A striking contrast since the Cape is considered as one of the most beautiful cities in the world. It is true that the city-centre is pleasant but we are left quite perplexed as to its high “ranking”. It is without any doubt because of its location facing the ocean and lying at the foot of "Table Mountain". An emblematic mountain whose peak reaches a height of 1086 metres and which, offers a grandiose panorama on the city.
Capital of the province and first tourist destination of the country, its population is of 3, 1 million inhabitants. Yet, the city seems surprisingly small, the city centre is surrounded to the south and west by mountains, and to the east are stretched the immense townships that we have just passed through. The town has preserved its ancient buildings while at the same time, offering the infrastructures of a modern metropolis with unmistakably blue-glassed buildings. Near the harbour, the Victoria and Albert Waterfront, a modern and highly tourist commercial complex but nonetheless pleasing, stretches along the docks. It is without any doubt one of the most animated and busy places of Cape Town. Well-stocked shopping arcades, souvenir shops, a spectacular aquarium and numerous restaurants attract visitors while the chorals liven things up in the pedestrianized streets.
In the distance, “Robben island” appears in the bay. Located at 12 km from the coast, it provided shelter during apartheid to a jail where political prisoners were imprisoned. Nelson Mandela spent 21 years of his life there…
The Cape of Good Hope Peninsula
The spectacular Cape of Good Hope is situated at approximately 70 km from the Cape. The road leading to it borders the Atlantic coast and offers astounding landscapes: superb bays, steep cliffs, gigantic beaches. Mother Nature is unveiling its charm a few kilometers away from the Cape!
The coastal road “Chapman’s Peak Drive” is without any doubt one of the most beautiful in the world. Nine kilometers of sheer happiness between Hout Bay and Noordhoek, 114 bends cut in the cliff, which dives into the sea far below. A road that clings to the mountain, reveals breathtaking panoramas, and finally leads to an immense and beautiful beach where huge waves are crashing.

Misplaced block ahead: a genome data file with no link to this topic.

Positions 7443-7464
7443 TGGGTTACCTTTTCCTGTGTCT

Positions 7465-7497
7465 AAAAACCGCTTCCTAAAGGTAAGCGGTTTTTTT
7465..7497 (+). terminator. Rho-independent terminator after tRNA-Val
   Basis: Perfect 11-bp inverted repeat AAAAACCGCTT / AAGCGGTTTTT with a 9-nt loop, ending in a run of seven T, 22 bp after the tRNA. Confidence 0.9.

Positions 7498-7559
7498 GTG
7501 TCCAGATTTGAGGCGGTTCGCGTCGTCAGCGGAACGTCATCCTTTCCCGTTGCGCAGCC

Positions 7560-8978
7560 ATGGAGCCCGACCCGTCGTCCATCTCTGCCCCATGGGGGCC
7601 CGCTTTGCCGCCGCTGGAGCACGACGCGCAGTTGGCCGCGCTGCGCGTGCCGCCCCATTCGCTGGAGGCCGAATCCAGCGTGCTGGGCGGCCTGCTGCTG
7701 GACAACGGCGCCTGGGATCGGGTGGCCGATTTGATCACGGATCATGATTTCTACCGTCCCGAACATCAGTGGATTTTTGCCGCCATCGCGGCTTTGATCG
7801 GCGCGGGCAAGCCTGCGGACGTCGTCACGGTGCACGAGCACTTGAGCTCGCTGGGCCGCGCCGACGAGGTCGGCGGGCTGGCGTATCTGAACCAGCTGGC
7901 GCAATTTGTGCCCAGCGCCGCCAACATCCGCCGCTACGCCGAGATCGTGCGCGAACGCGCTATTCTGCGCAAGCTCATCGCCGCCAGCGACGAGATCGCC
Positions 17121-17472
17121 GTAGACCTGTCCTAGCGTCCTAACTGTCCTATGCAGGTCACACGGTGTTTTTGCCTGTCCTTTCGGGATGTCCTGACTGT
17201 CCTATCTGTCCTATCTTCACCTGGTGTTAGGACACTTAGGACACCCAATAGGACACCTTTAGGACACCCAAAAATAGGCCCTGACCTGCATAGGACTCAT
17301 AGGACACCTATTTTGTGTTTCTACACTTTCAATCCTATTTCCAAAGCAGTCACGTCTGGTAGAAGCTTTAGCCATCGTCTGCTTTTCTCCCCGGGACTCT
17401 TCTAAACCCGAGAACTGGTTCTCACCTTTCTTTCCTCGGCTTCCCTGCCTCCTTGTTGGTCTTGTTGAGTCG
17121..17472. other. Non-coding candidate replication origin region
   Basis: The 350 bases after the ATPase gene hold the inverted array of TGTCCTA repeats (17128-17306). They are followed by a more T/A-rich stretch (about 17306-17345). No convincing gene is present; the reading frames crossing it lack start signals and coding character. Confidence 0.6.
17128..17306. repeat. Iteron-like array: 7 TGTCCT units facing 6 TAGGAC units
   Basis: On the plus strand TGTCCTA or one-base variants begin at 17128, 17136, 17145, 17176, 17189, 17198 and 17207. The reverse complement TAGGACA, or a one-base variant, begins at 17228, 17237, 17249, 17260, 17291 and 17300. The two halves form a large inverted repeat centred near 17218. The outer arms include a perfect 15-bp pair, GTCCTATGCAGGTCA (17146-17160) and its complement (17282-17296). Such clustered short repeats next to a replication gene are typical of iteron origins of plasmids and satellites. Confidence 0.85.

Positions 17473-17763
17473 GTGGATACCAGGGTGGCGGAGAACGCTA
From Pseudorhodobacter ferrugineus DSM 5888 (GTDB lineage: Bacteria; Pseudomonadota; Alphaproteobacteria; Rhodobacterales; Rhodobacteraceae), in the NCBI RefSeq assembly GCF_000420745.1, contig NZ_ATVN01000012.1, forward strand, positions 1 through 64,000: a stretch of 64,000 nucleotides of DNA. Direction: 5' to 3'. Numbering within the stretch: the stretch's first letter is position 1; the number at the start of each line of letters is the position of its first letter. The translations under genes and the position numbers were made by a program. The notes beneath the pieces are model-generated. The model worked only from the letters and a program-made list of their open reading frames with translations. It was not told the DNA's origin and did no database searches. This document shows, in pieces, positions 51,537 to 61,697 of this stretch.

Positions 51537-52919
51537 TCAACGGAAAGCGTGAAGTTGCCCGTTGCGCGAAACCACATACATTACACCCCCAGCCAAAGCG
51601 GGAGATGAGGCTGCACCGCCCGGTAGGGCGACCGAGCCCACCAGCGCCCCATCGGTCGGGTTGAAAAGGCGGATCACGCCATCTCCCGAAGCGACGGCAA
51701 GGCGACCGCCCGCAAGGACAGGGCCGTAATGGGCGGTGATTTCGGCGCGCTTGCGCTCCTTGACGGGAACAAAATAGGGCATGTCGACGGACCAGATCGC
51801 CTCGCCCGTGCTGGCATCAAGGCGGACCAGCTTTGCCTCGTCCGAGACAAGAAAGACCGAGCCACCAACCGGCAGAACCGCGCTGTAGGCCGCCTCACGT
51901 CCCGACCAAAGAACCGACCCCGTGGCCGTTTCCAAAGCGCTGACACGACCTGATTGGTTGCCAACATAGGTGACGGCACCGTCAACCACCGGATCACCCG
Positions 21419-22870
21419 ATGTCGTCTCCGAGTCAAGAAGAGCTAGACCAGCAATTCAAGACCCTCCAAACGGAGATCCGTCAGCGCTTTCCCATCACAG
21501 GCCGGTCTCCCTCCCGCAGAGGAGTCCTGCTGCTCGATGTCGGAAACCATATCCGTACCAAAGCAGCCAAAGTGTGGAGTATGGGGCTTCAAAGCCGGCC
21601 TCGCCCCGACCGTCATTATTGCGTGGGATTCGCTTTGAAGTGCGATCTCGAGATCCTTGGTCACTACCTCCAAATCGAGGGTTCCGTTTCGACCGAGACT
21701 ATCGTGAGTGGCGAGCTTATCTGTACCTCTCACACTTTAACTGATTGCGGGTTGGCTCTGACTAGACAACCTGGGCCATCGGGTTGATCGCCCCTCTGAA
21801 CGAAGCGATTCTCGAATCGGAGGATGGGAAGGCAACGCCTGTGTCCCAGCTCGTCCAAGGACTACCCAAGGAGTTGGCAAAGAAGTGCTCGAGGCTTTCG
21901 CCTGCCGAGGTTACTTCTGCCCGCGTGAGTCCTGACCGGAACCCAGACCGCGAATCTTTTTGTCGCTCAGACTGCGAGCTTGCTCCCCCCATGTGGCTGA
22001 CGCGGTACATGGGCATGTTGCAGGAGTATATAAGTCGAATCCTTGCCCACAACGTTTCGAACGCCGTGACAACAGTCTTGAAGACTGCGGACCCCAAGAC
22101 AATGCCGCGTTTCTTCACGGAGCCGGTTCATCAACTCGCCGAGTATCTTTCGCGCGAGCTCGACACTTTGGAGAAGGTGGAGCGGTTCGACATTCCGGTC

From Noordhoek, we rapidly reach the entry of the natural reserve of the Cape of Good Hope, which unveils a beautiful moor landscape with razed vegetation, with rocky and flowery grounds. The end of the world is not far! First, we came to Cape Point, a welcome zone for tourists: vast parking, restaurant and funicular… What a pity! We were looking forward to something wilder, less concrete where everything is organized to greet a horde of tourists. Even the baboons have taken up residence there; they can be seen walking on path in search of food or objects left around carelessly by distracted tourists.
At the summit of Cape Point, the view is magical, on one side the Atlantic Ocean and on the other, the Indian Ocean, separated only by a rocky and dizzy protuberance. Lower down, gigantic waves are crashing against the cliffs while a flight of cormorants skim the foam to get back to their nests. An enchanting sight! Winding paths lead us to different sighting places, one more beautiful than the other. We have to go back down to reach the mythical Cape of Good Hope, a big rock surrounded by small shingle beaches where ostriches welcome us. Contrary to the common belief, the Cape of Good Hope is not the far most point of the southern part of the African continent but is the dividing point of the waters of the two oceans. The true headland of Africa is Cape Agulhas, located at approximately 180 km farther East, but of minor interest.